Public service broadcasting (PSB) and the entire unique broadcasting ecosystem face huge challenges from global tech giants with deep pockets, data insights and scant regard for PSB prominence

All three pillars of the PSB model are threatened: content supply, distribution and advertising. The further threat of digital terrestrial TV (DTT) spectrum being reduced or turned off in c.2030 is real and PSBs must have a migration path in place

PSBs can counter some challenges through increased investment in content relevant to the UK consumer. But, recognising the aligned interests with pay-TV platforms of Sky and Virgin Media, collaboration between the parties is integral to the long-term future of PSB

Even though Facebook is not a producer of news, 6.5 million UK internet users claim to mainly source their news from the platform. Posts and shares by friends in the user's network, in the context of Facebook's algorithm, determine the order of stories in the personalised News Feed, removing the control of the news agenda that publishers have for their websites

Premium publishers operating a paywall (The Times, The Financial Times) have a lower key approach to Facebook than publishers generating advertising revenue from referral traffic to their websites or from on-platform consumption of Instant Articles. The latter will seek to stimulate social media engagement, optimising stories through attention-grabbing headlines, and installing Facebook’s share and like buttons on their websites

Case studies of the news stories that were prominent on Facebook (measured by likes, comments and shares) in the periods leading up to the Brexit Referendum and General Election 2017 votes respectively demonstrate that newspaper brands (the Express for Brexit, and The Guardian for the General Election) achieved the highest reach on Facebook during these periods, despite being ranked below other news brands (BBC in particular) in terms of traffic to their websites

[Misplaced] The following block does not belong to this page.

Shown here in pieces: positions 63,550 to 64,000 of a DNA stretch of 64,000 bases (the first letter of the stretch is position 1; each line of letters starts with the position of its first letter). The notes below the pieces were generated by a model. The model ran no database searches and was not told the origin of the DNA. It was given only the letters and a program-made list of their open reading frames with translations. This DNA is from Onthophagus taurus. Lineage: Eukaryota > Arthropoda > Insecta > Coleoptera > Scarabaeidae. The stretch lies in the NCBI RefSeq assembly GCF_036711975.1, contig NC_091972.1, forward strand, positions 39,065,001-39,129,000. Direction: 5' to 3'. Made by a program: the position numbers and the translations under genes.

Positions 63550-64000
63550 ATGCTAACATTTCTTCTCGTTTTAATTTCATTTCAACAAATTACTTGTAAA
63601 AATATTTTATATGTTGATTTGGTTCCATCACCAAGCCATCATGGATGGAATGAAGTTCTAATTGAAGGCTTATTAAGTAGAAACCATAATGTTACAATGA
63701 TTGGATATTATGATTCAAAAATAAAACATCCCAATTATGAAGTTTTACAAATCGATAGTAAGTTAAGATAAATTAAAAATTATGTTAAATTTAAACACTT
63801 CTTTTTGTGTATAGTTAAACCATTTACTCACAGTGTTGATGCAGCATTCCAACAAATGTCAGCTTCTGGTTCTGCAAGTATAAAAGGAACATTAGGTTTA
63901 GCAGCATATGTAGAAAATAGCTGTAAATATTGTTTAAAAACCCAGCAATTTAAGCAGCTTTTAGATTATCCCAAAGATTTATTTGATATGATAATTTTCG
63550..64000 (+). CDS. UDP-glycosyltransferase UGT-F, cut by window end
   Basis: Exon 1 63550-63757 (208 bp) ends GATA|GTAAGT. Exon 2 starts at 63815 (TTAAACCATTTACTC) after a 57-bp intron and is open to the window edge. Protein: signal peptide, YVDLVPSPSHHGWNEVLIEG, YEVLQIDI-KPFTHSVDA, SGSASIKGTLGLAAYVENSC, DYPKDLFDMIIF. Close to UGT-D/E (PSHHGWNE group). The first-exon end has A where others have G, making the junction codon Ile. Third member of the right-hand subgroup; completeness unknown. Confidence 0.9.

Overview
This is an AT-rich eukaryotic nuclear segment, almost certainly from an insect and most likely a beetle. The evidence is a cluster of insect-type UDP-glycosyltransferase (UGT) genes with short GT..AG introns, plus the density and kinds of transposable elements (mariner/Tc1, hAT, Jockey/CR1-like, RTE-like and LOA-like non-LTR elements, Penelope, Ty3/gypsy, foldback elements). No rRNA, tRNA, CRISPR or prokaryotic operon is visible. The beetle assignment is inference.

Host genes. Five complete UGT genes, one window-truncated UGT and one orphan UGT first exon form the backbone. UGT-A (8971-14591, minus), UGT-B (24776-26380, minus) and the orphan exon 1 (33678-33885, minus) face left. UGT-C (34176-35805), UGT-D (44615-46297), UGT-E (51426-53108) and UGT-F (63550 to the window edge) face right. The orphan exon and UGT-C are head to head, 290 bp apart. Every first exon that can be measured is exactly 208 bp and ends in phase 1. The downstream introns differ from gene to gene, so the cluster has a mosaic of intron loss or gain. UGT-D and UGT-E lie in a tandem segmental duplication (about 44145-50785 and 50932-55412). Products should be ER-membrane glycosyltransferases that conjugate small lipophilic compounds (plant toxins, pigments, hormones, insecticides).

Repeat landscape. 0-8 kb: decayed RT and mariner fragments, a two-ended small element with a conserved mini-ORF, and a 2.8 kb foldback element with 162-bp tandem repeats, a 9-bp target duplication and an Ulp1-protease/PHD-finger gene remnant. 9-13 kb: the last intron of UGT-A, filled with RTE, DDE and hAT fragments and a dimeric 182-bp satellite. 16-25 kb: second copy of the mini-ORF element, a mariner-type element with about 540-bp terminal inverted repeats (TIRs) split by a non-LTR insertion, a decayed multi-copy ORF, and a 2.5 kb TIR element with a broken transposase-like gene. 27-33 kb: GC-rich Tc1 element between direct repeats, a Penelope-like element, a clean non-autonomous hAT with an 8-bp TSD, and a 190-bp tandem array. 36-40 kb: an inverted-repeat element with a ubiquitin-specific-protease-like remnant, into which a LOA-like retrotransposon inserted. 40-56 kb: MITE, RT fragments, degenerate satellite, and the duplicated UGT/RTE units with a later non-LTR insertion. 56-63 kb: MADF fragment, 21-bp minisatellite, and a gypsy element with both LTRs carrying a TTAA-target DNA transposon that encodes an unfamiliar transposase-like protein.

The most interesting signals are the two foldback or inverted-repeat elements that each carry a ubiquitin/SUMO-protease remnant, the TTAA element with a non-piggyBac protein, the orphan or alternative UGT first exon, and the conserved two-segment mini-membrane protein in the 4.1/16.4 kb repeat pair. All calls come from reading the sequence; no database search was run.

European mobile service revenue growth witnessed a rare growth spike this quarter, rising to 0.5%, likely due in large part to the reduced impact this quarter from the European roaming cut regulation, but also helped by a slight softening of MTR cuts and continued ‘more-for-more’ price increases

This roaming regulation holiday will end next quarter and the full impact of ‘free roaming’ will be felt, thus the spike in mobile service revenue growth is likely to more-than-reverse

What is likely to prove lasting is the zero-rated data offers introduced in several markets in Q2, which we expect to see more of given their reported success at improving ARPUs

Mobile service revenue growth continued to improve on a reported basis, but most of this improvement came from a significant dip in the MTR cut drag. EE remained the leader in terms of service revenue growth, with both the strongest ARPU growth and robust contract net adds

The quarter also benefited from the current round of in-contract price increases, which were more widespread and at a higher level than last year, and from a brief holiday in the impact of roaming cut regulation, the impact of which will strongly reverse in Q3 as ‘free roaming’ impacts the whole quarter at the same time as mobile users take their actual holidays

Recent spectrum announcements have far from clarified the auction outlook, with Ofcom deciding on a more restrictive spectrum cap than its initial views but both H3G and EE appealing its decision. It will likely be some time before all 5G spectrum auction rules are resolved, let alone actually holding the auctions or building the networks

The development and utilisation of streaming technologies has allowed major SVODs, such as Netflix and Amazon, to attain a growing proportion of video viewing

However, tech is just one of the advantages held by these services: plateauing content expenditure, the inability to retain IP and inconsistent regulatory regimes hamper the efforts of the UK’s public service broadcasters

The localised nature of audience tastes, as well as the diversity of PSB offerings remain a bulwark to aid in the retention of relevance but content spend cannot lag